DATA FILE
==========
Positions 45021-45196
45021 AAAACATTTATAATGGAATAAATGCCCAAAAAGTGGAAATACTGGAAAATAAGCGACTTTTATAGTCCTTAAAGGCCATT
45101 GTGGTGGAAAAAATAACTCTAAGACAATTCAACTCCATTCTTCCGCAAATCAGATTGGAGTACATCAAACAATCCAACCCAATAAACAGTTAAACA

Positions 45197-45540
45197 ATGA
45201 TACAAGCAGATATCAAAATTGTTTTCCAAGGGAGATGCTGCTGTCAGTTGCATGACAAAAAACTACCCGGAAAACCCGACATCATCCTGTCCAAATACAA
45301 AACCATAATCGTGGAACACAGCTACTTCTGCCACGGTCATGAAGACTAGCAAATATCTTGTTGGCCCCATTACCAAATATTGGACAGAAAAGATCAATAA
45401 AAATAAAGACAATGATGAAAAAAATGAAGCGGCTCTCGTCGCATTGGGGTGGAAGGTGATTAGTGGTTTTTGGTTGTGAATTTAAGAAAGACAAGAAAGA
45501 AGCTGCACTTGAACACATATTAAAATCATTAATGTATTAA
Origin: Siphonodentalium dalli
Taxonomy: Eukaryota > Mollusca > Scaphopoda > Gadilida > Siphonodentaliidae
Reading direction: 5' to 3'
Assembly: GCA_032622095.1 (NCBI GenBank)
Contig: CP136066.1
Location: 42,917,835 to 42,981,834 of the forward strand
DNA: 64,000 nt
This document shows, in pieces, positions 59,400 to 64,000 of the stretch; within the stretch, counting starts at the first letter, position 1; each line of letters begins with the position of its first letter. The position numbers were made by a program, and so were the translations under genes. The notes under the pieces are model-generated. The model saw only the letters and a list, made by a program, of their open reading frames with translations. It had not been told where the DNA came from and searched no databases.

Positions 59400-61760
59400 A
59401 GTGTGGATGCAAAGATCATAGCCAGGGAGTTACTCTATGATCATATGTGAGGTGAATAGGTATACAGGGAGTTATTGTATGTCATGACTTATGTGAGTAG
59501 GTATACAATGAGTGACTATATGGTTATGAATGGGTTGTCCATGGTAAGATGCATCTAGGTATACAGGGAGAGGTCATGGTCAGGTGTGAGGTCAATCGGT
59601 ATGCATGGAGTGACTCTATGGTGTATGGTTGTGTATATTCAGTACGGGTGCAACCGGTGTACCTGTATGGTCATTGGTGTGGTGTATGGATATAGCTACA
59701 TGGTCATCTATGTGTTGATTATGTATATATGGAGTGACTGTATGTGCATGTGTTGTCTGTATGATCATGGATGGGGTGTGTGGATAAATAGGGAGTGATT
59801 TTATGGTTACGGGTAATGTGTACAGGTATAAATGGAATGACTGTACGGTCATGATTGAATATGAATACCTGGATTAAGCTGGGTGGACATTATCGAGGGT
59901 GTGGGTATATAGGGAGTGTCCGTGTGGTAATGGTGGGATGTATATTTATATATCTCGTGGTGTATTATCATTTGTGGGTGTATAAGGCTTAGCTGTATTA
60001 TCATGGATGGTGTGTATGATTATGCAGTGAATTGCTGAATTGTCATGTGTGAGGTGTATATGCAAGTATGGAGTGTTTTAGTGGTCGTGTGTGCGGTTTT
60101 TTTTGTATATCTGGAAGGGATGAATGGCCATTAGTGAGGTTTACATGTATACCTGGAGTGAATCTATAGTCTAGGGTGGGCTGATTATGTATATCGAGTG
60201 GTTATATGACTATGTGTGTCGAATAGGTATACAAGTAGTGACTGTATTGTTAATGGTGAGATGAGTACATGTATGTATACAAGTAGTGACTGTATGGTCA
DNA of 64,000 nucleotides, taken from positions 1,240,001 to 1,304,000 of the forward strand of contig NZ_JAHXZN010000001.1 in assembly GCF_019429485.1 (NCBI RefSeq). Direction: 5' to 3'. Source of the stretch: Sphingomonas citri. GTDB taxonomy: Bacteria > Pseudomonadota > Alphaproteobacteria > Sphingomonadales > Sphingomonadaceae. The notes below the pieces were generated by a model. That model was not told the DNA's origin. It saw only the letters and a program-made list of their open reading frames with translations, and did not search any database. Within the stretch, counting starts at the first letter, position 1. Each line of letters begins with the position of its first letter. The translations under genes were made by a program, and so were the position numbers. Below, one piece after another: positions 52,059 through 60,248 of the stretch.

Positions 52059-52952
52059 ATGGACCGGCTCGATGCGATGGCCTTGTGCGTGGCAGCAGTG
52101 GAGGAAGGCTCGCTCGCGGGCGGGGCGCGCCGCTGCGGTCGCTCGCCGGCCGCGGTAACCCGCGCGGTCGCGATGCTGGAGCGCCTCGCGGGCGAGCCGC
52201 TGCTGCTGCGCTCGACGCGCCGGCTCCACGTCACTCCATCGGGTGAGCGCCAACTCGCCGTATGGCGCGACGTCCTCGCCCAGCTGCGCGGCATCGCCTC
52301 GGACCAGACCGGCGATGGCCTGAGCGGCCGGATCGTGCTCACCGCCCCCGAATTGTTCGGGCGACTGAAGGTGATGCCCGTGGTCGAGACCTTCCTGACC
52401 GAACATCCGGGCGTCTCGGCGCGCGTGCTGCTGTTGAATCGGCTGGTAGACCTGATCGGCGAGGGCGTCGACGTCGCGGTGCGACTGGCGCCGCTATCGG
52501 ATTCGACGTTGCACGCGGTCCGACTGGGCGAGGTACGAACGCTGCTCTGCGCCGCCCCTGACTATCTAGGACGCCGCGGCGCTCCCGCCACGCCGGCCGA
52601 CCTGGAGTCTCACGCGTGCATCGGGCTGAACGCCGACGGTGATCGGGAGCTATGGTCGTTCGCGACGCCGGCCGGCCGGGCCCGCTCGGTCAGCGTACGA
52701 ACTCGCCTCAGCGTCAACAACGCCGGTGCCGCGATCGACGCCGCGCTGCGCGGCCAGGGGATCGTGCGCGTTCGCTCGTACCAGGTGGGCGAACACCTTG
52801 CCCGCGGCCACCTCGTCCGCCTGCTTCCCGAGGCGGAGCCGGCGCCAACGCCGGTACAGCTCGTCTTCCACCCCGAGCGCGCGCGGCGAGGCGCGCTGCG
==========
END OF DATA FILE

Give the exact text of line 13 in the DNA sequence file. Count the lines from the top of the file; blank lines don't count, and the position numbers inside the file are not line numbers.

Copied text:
Assembly: GCA_032622095.1 (NCBI GenBank)